Denise Okpala is the Office Manager for Financial Reporting and Grants at the Economic Community of West African States (ECOWAS) Commission.
Her lifelong objective is to explore techniques and policies that will help facilitate sustainable environmental conservation. She is a passionate advocate for strong leadership structures in African countries and looks forward to the day when her home country, Nigeria, will be led by a woman.
She shares her story with Damaris Agweyu.
Denise, what do you do for fun?
My children are still very young, and I love spending time with them. I am what you would call a homebody.
How do you strike a balance between having young children and working full-time?
It comes naturally to me. Once I have dropped my kids off at school, I go to the office and start my official duties from 8 a.m. I usually return home between 4 and 5 p.m., and then I spend the rest of the evening with my family. Family time is very important to me.
Do you feel like you are where you are supposed to be in life?
On a personal level, yes. Professionally, I like to believe that my work is preparing me for where I want to be. I've always said I want to be a leader in environmental conservation; this is what I am passionate about.
How did you get to where you are now?
While I wanted to pursue the environmental sciences at the university degree level, my parents had other plans for me. They wanted me to be a doctor. So my entrance exams were to study medicine. But I didn't get the required grade for medical school. Fortunately, the school made a supplementary list, and I came up for marine biology. I feel this was Divine intervention in a way because it validated my dreams. I went on to study marine biology, but the experience was far from what you would describe as ideal. During the four years, there was a lot of back and forth with my parents, who kept urging me to transfer to medical school. Because of this, my final results were average. Deep down, I knew, and I know, I could have done better.
After school, I got a job with the Federal Ministry for the Environment, where I worked for one year. Then, I worked with an organisation that was creating geographic information systems for Nigerian states for another year before joining ECOWAS to work in the environment and natural resources department.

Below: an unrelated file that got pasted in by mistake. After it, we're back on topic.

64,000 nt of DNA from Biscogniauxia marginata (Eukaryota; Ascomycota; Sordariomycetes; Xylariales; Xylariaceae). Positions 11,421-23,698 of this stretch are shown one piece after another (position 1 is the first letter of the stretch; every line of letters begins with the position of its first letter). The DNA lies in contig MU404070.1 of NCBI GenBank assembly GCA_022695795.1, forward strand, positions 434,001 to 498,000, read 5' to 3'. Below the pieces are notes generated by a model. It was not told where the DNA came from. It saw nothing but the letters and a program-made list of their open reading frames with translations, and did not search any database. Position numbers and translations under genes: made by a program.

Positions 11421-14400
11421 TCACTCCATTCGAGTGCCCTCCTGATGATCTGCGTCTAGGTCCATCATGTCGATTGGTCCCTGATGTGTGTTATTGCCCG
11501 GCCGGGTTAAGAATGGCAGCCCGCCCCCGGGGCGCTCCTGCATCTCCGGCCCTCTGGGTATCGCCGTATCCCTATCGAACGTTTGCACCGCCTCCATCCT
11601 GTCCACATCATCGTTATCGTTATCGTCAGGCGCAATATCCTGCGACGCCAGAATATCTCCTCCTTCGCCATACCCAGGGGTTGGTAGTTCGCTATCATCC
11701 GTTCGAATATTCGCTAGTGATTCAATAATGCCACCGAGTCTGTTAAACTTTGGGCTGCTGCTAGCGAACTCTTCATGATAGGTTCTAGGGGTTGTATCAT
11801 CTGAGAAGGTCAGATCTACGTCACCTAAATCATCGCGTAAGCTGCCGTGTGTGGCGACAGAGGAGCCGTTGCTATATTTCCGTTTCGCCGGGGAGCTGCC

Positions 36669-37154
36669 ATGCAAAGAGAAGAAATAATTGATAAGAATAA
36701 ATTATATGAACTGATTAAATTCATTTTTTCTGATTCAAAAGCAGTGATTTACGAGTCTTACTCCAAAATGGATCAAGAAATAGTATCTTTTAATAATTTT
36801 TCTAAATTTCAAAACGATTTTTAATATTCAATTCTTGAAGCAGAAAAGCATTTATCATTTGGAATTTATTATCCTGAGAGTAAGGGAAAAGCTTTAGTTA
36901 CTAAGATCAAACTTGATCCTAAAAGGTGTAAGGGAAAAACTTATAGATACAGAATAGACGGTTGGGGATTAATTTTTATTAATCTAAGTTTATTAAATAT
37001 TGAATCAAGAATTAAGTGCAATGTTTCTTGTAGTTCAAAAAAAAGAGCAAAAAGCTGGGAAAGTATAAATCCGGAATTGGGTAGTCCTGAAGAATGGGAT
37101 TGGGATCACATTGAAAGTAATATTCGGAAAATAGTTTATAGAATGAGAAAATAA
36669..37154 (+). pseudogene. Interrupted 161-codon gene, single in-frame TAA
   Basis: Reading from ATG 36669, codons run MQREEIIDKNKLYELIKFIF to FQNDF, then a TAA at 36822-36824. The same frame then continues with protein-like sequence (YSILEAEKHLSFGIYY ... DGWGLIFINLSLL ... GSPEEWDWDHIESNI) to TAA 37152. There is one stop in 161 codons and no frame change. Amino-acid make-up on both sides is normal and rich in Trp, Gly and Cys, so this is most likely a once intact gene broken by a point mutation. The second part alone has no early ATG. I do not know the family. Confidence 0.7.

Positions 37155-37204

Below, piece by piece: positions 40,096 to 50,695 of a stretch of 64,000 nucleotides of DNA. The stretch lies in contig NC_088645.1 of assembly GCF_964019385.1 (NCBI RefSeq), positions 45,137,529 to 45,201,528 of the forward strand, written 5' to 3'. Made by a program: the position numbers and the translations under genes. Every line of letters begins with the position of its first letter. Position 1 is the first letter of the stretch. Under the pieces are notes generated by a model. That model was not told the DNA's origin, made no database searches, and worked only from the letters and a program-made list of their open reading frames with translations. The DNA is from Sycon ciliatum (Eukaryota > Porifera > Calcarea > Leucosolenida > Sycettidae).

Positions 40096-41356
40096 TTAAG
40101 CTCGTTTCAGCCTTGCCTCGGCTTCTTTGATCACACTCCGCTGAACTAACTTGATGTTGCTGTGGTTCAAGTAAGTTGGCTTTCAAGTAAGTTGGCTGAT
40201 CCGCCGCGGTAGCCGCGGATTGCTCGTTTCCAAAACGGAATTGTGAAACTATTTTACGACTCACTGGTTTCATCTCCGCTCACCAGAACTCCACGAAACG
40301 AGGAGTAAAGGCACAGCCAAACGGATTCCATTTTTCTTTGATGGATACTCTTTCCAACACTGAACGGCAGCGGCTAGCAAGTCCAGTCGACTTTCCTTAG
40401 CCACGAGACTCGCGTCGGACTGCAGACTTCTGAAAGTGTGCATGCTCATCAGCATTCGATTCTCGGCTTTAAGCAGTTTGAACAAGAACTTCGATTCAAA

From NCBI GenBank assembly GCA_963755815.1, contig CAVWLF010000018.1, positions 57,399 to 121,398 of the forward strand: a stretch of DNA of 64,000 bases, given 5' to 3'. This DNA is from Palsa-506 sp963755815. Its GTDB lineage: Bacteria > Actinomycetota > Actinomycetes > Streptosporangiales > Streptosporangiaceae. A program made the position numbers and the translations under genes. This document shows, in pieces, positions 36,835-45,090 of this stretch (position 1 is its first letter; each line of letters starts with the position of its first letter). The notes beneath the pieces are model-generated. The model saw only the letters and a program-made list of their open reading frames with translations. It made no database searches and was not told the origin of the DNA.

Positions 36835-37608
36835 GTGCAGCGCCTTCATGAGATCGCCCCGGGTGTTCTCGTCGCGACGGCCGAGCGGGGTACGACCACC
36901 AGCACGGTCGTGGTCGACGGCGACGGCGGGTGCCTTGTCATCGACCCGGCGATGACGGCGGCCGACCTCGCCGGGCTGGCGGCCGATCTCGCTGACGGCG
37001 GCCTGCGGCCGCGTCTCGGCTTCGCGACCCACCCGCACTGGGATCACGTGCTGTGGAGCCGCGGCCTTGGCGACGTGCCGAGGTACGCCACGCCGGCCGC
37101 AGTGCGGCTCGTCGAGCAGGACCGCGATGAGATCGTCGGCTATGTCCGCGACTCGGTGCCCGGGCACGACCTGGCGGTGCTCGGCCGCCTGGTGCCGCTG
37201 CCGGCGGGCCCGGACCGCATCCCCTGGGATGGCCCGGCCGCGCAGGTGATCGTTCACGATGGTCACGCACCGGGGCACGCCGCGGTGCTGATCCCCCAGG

As I was working at ECOWAS, I studied for a Master's degree in environmental planning and management. I performed better than I had with my first degree because I was more focused. Soon after, I was recommended to work on some projects within the organisation. These projects did not directly involve environmental work. And that's how I left the environmental space.
I still work for ECOWAS, as an office manager, dealing mainly with financial reporting and grants. This work is preparing me for the environmental world in many ways. Meanwhile, I am constantly on the lookout for opportunities to volunteer in the environmental space.
Where does your passion for environmental work emanate from?
When I was younger, I was exposed to many wildlife documentaries and documentaries that showed the impact of hazardous waste on natural resources. I was aware of the fact that natural resources can deplete, and the chemicals that we use affect our livelihoods in an adverse manner. I knew that there was very little public awareness about the environment and the work that needs to be done, so I hoped I could get in and change that. Ideally, I would want to come at this space from a sustainability angle.
I think it's about changing the way we do things. It includes having leaders who believe it is possible; leaders who understand its importance. The problem with my home country, Nigeria, is we haven't got our leadership right; we keep recycling the same people that led us to where we are.
It's a familiar narrative. The question is, how can we do better as citizens?
We can be more compassionate. Caring for the next person, not just our own pockets. Compassion is essential because many people want to get to the helm, not to serve but to take for themselves; they don't care about the people they came in to serve.
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About The Author

Alix Grubel

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